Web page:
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Found 6 results

  1. Just as a curiosity, I thought I'd compile a list of fossil groups that are known to be so abundant in places as to be rock-forming, i.e., to form coquinas, often of a single species. I started the list but there are probably many examples I am unaware of. For example, hyoliths...? Care to add to the list? Various pelecypods (including modern/subfossil examples) Various gastropods (including modern/subfossil examples) Some rugose, tabulate, and scleractinian corals (including modern/subfossil examples) Some crinoids (as encrinite) Some ophiuroids (but r
  2. TOM BUCKLEY

    COQUINA

    Has anyone ever found anything more substantial in coquina than shells? Hailing from Upstate New York, I'm used to using my muscle and splitting bedrock. Sadly, in Florida where I now live, there is no bedrock, but there is lots of coquina. Should I bother attacking these blocks? Is there any chance of a saber tooth skull being in the middle? I just want to break some rocks. Tom
  3. The Mystery of Florida’s Cannonball-Eating Spanish Fort The secret is inside the walls themselves. By Lina Zeldovich Atlas Obscura, July 4, 2019 https://www.atlasobscura.com/articles/coquina-fort-in-florida A paper is: Subhash, S.G., Jannotti, P. and Subhash, G., 2015. The Impact Response of Coquina: Unlocking the Mystery Behind the Endurance of the Oldest Fort in the United States. Journal of Dynamic Behavior of Materials, 1(4), pp.397-408. https://link.springer.com/article/10.1007/s40870-015-0035-1 PDF file at: ht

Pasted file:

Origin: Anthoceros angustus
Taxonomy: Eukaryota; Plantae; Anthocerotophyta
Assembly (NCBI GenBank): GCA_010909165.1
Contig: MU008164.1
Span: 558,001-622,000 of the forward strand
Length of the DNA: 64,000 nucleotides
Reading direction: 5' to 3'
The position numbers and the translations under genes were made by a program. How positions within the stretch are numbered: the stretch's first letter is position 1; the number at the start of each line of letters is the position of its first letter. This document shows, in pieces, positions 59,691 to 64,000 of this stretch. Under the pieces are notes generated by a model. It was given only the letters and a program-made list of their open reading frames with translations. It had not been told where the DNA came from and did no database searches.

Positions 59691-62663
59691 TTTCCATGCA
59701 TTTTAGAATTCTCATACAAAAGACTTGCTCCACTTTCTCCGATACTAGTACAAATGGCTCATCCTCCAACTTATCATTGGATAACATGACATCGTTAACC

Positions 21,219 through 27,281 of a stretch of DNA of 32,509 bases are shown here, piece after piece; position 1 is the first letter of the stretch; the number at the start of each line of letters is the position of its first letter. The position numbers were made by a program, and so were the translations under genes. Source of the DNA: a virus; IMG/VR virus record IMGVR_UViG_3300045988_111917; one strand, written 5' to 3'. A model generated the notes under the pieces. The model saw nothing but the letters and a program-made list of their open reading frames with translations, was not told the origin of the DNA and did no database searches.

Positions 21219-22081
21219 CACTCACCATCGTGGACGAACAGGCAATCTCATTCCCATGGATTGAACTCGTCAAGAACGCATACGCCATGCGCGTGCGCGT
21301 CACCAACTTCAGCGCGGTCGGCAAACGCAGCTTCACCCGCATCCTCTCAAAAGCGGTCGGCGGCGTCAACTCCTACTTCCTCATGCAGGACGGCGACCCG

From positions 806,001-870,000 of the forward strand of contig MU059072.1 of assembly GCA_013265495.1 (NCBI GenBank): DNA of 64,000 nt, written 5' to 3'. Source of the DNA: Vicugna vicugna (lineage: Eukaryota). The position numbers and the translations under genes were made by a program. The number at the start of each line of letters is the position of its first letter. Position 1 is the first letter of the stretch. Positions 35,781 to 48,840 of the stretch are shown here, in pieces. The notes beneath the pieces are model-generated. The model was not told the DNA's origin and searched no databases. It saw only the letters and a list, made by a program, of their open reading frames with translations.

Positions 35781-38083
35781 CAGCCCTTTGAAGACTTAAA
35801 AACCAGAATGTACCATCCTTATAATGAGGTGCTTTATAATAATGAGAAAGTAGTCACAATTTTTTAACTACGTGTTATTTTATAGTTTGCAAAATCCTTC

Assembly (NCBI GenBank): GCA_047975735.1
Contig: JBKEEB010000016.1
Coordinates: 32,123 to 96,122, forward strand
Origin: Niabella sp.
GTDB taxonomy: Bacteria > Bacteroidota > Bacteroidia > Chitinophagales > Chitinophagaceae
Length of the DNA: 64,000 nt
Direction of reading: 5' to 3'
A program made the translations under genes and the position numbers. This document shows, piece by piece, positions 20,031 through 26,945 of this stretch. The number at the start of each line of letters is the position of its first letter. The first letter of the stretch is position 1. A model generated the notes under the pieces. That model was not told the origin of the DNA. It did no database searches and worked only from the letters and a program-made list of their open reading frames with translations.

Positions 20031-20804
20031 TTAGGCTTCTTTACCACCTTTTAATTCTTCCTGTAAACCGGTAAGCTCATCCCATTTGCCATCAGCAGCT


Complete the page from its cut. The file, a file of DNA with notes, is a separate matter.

4. Ancient Bones

    small shells

    I have some small rock samples similar to this. What is the best way to extract some of the shells? Is vinegar safe ? I believe the matrix is coquina.
  5. I_gotta_rock

    OBX: Surprise, Surprise!

    Last week, we went out to the Outer Banks of North Carolina for some wind-and-water sports. Only one problem: no wind. So, we combed the beach most days. It'd been a week since Hurricane Matthew tore through the Caribbean and Southern US. The Outer Banks are not generally considered a hot spot for fossils, though seekers of modern shells love the place. When we went out, I told myself I had enough modern seas shells. I wasn't taking anything home unless it was at least 10,000 years old. That should be enough self-restraint to send me home with empty pockets. As luck would have it
  6. kerouac22

    Bioherm? Coquina?

    Hi all, Found this in a creek bed, which I think is Mississippian. Anyway, it appears to be a conglomerate of a bunch of tiny crinoid pieces. Little specks come off of it just when I lift it up. I split it in two to see if it went all the way through, which it does (maybe a dumb idea, I later realized). The only words I can find that come close to describing this are "bioherm" and "coquina," although neither of those really hits it on the head. Anyway, I'm assuming it's a fossil of some kind? Thanks for your help.
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